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 Collection: Congressional Research Service Reports
Radioactive Tank Waste from the Past Production of Nuclear Weapons: Background and Issues for Congress

Radioactive Tank Waste from the Past Production of Nuclear Weapons: Background and Issues for Congress

Date: June 13, 2006
Creator: Andrews, Anthony & Bearden, David M.
Description: How to safely dispose of wastes from producing nuclear weapons has been an ongoing issue. The most radioactive portion of these wastes is stored in underground tanks at Department of Energy (DOE) sites in Idaho, South Carolina, and Washington State. There have been concerns about soil and groundwater contamination from some of the tanks that have leaked. This report provides background information on the disposal of radioactive tank waste, analyzes waste disposal authority in P.L. 108-375, and examines potential implications for environmental cleanup.
Contributing Partner: UNT Libraries Government Documents Department
Hazardous Materials Transportation: Vulnerability to Terrorists, Federal Activities, and Options to Reduce Risks

Hazardous Materials Transportation: Vulnerability to Terrorists, Federal Activities, and Options to Reduce Risks

Date: October 15, 2001
Creator: Rothberg, Paul F
Description: None
Contributing Partner: UNT Libraries Government Documents Department
Security Threat Assessments for Hazmat Drivers

Security Threat Assessments for Hazmat Drivers

Date: January 25, 2005
Creator: Rothberg, Paul F
Description: None
Contributing Partner: UNT Libraries Government Documents Department
Hazardous Materials Transportation Safety - Federal Program and Legislative Issues

Hazardous Materials Transportation Safety - Federal Program and Legislative Issues

Date: December 28, 2000
Creator: Rothberg, Paul F & Hassan, Hussein D
Description: None
Contributing Partner: UNT Libraries Government Documents Department
Federal Programs Related to Indoor Pollution by Chemicals

Federal Programs Related to Indoor Pollution by Chemicals

Date: July 23, 2012
Creator: Schierow, Linda-Jo
Description: This report describes common indoor pollutants, discusses federal statutes that have been used to address indoor pollution, and analyzes key issues surrounding some general policy options for federal policy makers. The focus is on indoor chemical contaminants, rather than on temperature, humidity, or pollution from animals, fungal or bacterial organisms, or plant pests.
Contributing Partner: UNT Libraries Government Documents Department
Pesticide Residue Regulation: Analysis of Food Quality Protection Act Implementation

Pesticide Residue Regulation: Analysis of Food Quality Protection Act Implementation

Date: November 4, 2002
Creator: Schierow, Linda-Jo
Description: None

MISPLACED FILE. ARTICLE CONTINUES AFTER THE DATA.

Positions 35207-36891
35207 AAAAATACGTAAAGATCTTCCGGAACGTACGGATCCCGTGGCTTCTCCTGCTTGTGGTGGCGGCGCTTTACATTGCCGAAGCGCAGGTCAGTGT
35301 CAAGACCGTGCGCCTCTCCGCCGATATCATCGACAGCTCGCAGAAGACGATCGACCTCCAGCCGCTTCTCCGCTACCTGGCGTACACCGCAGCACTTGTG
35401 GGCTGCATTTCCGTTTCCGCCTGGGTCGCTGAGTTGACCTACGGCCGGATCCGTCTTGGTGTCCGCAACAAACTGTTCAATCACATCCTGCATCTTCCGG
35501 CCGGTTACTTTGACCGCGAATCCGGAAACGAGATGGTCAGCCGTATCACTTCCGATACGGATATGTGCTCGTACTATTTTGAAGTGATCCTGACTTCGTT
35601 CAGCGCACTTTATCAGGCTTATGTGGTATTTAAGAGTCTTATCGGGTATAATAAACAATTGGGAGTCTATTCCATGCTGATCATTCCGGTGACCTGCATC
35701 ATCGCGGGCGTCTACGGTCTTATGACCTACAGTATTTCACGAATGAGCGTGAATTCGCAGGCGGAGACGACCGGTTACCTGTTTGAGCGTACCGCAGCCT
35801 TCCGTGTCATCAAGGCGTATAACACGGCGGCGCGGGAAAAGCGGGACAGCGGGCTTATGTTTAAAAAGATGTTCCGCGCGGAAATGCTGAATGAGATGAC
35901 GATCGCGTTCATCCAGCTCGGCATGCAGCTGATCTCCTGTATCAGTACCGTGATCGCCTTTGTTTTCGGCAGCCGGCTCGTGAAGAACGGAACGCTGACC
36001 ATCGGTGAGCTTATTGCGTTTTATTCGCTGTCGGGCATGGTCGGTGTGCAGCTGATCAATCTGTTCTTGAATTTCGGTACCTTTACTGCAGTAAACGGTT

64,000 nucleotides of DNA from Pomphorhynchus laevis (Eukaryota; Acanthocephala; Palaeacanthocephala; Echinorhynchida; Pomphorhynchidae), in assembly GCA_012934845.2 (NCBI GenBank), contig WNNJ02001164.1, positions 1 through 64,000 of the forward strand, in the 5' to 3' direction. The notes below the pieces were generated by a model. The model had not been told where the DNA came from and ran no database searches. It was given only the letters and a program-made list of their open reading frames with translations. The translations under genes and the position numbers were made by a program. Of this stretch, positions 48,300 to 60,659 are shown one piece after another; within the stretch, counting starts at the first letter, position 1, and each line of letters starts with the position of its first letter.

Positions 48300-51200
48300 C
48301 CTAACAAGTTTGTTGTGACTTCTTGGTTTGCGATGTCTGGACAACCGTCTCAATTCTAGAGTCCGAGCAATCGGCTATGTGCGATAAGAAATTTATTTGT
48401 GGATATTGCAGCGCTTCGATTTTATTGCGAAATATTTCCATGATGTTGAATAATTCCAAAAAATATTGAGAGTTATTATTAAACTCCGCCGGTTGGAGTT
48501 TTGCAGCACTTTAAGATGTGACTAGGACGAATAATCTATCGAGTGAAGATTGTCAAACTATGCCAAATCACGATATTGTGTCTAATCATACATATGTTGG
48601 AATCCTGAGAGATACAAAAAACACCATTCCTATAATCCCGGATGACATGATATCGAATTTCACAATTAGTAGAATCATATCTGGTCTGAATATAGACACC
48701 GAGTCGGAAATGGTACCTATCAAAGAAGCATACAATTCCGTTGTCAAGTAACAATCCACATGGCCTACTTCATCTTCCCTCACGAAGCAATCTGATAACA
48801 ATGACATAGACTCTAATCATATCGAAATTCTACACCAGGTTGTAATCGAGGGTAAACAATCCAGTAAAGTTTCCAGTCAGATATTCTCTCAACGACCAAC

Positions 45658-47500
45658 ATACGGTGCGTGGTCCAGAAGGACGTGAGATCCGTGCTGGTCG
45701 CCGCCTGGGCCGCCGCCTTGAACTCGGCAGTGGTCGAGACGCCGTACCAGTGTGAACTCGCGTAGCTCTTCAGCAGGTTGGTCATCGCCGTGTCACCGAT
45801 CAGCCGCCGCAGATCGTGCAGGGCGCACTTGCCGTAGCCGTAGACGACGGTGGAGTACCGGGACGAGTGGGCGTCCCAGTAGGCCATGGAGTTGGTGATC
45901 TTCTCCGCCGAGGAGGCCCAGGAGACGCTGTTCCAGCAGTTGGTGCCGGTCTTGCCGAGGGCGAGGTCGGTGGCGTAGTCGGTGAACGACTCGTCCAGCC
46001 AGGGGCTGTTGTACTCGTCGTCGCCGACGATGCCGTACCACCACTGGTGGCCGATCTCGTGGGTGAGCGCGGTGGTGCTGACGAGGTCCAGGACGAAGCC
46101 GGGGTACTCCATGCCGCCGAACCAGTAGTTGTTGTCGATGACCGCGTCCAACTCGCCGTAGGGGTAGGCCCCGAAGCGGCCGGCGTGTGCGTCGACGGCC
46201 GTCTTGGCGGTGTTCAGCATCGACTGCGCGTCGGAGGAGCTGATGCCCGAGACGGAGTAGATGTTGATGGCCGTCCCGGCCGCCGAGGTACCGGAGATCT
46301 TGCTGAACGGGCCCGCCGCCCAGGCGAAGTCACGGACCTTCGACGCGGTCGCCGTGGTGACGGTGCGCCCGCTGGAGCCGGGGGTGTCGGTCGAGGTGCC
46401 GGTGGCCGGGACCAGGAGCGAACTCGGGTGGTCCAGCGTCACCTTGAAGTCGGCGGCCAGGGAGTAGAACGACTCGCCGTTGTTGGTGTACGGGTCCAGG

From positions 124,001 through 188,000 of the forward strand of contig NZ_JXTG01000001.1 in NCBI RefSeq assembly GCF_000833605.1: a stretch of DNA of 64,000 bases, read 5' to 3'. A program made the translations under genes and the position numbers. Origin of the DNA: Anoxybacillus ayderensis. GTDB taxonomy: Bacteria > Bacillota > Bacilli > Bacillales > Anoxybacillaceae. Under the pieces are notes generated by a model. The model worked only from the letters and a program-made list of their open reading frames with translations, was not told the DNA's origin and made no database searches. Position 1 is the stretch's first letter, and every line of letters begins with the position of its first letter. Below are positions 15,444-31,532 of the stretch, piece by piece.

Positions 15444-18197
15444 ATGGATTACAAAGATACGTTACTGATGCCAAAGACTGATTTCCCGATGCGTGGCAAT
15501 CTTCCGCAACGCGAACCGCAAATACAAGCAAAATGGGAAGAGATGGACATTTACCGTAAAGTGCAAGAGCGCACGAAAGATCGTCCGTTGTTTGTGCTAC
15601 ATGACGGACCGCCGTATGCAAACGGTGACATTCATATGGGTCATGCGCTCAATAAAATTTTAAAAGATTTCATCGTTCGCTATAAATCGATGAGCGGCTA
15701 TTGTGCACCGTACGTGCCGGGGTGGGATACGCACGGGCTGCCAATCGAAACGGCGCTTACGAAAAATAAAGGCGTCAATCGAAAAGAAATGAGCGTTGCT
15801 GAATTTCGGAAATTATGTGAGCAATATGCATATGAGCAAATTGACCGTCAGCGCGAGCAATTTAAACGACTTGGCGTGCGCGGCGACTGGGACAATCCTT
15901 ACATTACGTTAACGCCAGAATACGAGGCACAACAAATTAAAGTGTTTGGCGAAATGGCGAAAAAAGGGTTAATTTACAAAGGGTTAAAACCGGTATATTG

Contributing Partner: UNT Libraries Government Documents Department
Pesticide Residue Regulation: Analysis of Food Quality Protection Act Implementation

Pesticide Residue Regulation: Analysis of Food Quality Protection Act Implementation

Date: April 20, 2001
Creator: Schierow, Linda-Jo
Description: None
Contributing Partner: UNT Libraries Government Documents Department
Pesticide Residue Regulation: Analysis of Food Quality Protection Act Implementation

Pesticide Residue Regulation: Analysis of Food Quality Protection Act Implementation

Date: August 3, 1999
Creator: Schierow, Linda-Jo
Description: None
Contributing Partner: UNT Libraries Government Documents Department
Chemical Facility Security

Chemical Facility Security

Date: October 11, 2006
Creator: Schierow, Linda-Jo
Description: Facilities handling large amounts of potentially hazardous chemical (i.e., chemical facilities) might be of interest to terrorists, either as targets for direct attacks meant to release chemicals into the community or as a source of chemicals for use elsewhere. For any individual facility, the risk is very small, but the risks may be increasing -- with potentially severe consequences for human health and the environment. Congress might choose to rely on existing efforts in the public and private sectors to improve chemical site security over time. Alternatively, Congress could expand existing environmental planning requirements for chemical facilities to require consideration of terrorism. Congress might also enact legislation to reduce risks, either by "hardening" defenses against terrorists or by requiring industries to consider use of safer chemicals, procedures, or processes.
Contributing Partner: UNT Libraries Government Documents Department
Chemical Facility Security

Chemical Facility Security

Date: August 2, 2006
Creator: Schierow, Linda-Jo
Description: Facilities handling large amounts of potentially hazardous chemical (i.e., chemical facilities) might be of interest to terrorists, either as targets for direct attacks meant to release chemicals into the community or as a source of chemicals for use elsewhere. For any individual facility, the risk is very small, but the risks may be increasing -- with potentially severe consequences for human health and the environment. Congress might choose to rely on existing efforts in the public and private sectors to improve chemical site security over time. Alternatively, Congress could expand existing environmental planning requirements for chemical facilities to require consideration of terrorism. Congress might also enact legislation to reduce risks, either by "hardening" defenses against terrorists or by requiring industries to consider use of safer chemicals, procedures, or processes.
Contributing Partner: UNT Libraries Government Documents Department
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